What train strikes? (Picture: William Lailey/Caters News)
Commuters have been plunged into transport hell this week, with the biggest rail strikes the UK has seen in three decades – but one man in Wales has had zero problems getting to work.
George Bullard, 33, has beaten the walk-outs by continuing his normal method of kayaking down a river to his office.
Every morning, he paddles down the River Lugg for half an hour to Presteigne.
The explorer says his £74 inflatable kayak has ‘saved him thousands’ – not to mention, there are no queues on the water.
He was inspired after going on a mammoth kayaking trip across the North Atlantic Ocean – racking up 1,200 miles from Greenland to Scotland.
‘It is an exceptional way to get to work’, George said. ‘I paddle in and back like any normal commuter.
‘Because the kayak is blow-up, I can just deflate it and put it in my backpack, although it’s a stretch to say I blend in.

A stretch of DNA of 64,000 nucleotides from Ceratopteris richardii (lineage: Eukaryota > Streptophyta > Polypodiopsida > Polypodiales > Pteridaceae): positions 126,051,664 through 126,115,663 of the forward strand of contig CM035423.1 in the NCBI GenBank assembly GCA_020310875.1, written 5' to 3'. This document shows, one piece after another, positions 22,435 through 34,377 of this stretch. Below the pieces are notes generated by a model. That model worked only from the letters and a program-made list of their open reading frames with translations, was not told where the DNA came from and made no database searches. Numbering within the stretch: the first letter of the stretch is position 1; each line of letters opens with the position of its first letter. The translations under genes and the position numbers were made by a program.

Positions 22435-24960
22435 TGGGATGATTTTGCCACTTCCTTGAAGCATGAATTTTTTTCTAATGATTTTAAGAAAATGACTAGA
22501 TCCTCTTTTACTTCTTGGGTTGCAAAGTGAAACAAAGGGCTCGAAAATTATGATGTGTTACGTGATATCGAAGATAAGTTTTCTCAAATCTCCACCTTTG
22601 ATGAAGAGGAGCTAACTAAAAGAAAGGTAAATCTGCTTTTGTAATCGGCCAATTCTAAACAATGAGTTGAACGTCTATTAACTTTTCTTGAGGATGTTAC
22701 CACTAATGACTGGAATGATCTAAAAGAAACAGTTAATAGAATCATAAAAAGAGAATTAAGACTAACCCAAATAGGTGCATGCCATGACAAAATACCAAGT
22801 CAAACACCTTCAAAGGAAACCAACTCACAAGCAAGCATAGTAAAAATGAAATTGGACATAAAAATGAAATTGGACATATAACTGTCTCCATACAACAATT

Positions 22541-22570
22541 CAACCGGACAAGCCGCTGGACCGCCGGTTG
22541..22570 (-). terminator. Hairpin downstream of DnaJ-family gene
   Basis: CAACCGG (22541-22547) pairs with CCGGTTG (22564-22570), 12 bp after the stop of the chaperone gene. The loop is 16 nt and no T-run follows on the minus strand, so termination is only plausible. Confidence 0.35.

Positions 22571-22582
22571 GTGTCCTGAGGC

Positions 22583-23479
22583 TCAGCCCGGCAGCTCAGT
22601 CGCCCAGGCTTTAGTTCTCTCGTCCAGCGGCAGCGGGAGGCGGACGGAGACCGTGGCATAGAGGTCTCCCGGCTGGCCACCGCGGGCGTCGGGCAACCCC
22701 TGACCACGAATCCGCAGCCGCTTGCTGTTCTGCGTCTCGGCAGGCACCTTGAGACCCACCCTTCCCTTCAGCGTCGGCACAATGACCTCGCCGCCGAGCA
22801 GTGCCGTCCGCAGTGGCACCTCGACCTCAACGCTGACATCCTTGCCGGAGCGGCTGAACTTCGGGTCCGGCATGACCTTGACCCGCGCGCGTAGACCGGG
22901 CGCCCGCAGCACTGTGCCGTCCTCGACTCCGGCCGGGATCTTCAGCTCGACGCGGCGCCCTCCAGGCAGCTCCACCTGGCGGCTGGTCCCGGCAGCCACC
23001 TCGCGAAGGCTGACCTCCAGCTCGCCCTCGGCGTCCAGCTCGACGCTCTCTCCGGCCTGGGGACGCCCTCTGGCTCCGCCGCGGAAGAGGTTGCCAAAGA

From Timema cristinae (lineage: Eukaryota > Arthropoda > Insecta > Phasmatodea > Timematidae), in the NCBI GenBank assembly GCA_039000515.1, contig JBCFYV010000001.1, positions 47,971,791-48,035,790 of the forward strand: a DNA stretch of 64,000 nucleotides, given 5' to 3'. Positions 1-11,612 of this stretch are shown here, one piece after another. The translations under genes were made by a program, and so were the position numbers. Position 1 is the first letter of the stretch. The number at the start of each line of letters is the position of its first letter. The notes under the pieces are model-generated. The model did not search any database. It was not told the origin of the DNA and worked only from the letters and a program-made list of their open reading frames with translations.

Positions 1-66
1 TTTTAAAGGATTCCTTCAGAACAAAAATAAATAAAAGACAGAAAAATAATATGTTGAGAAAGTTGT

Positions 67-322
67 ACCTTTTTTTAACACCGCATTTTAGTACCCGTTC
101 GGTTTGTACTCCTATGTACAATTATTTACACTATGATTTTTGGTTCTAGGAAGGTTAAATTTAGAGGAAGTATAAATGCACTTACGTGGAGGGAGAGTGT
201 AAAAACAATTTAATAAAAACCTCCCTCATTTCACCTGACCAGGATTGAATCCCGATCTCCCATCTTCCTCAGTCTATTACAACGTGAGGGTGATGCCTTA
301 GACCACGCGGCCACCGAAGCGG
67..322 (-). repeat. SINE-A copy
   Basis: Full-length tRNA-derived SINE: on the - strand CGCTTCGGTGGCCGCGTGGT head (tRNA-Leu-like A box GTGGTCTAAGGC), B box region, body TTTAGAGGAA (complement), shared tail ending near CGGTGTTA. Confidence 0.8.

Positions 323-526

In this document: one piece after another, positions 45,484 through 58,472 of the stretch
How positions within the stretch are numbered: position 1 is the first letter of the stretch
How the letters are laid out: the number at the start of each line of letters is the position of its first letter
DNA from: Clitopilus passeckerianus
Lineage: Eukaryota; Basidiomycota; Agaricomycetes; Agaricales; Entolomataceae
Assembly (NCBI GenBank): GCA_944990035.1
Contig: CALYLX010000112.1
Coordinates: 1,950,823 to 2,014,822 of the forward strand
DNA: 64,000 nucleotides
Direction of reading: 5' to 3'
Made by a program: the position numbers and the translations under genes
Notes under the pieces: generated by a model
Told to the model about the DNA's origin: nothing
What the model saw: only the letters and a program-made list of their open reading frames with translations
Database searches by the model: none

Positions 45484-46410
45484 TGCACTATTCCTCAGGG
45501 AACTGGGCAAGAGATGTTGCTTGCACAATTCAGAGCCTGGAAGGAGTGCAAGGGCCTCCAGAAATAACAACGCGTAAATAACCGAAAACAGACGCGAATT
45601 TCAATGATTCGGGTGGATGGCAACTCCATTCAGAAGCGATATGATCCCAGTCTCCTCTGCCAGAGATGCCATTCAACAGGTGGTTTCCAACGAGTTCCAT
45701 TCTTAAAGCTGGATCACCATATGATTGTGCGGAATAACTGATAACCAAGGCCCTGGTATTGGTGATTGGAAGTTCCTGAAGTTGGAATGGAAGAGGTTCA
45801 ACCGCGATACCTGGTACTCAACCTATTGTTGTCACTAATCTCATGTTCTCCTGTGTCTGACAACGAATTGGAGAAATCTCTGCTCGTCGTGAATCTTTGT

‘It cost me £74, and I reckon it has saved me thousands. I commute completely differently because adventures are part of my life.’
It takes George Bullard, 33, half an hour to paddle to work (Picture: William Lailey/Caters News)
He admits he doesn’t blend in at his office (Picture: William Lailey/Caters News)
George admits that the unpredictable British weather ‘occasionally isn’t great’.
But he says ‘I guess that’s part and parcel of being an adventurer’ and claims ‘sometimes getting to work and getting wet can be empowering’.
While he doesn’t recommend his mode of transport for everyone, he has encouraged others to be creative.
He said: ’It does take a lot of experience to be able to do this. The river is exceptionally dangerous and shouldn’t be entered without a qualified instructor.
‘It is nice to not have to worry about being stuck in traffic and if I was in a car it would cost me a fortune.
‘I would encourage everyone to find different means of commuting to work and ditch the public transport and cars.
‘Whether it be walking, cycling, rollerskating or scootering, it is so good for your mental, physical, emotional and spiritual wellbeing.’
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